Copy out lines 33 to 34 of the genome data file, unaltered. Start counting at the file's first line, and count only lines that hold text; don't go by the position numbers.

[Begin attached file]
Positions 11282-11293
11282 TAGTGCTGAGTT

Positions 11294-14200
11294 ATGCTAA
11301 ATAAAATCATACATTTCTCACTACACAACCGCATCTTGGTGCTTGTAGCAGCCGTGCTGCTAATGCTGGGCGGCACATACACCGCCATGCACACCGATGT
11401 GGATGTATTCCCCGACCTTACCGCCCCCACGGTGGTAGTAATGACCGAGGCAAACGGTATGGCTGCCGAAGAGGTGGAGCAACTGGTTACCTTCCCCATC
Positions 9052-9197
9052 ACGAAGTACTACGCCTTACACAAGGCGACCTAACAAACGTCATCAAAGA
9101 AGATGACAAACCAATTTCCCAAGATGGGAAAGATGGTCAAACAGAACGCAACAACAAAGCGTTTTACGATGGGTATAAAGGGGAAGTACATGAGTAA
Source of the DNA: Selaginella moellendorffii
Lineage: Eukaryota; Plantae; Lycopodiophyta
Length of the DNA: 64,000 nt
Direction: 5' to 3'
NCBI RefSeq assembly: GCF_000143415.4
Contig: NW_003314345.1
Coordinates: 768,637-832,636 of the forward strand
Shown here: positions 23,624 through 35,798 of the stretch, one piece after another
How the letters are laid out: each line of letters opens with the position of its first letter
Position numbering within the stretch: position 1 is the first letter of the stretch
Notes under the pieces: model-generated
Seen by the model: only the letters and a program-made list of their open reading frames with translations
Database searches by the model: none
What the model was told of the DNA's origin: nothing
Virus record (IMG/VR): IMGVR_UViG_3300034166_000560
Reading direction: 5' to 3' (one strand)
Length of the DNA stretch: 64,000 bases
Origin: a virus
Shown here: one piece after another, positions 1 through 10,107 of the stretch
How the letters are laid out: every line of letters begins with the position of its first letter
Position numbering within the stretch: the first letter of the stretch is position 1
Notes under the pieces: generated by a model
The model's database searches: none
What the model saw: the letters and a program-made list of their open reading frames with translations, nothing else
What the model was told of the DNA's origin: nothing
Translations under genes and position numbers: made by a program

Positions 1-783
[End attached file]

What the model saw: the letters and a program-made list of their open reading frames with translations, nothing else
What the model was told of the DNA's origin: nothing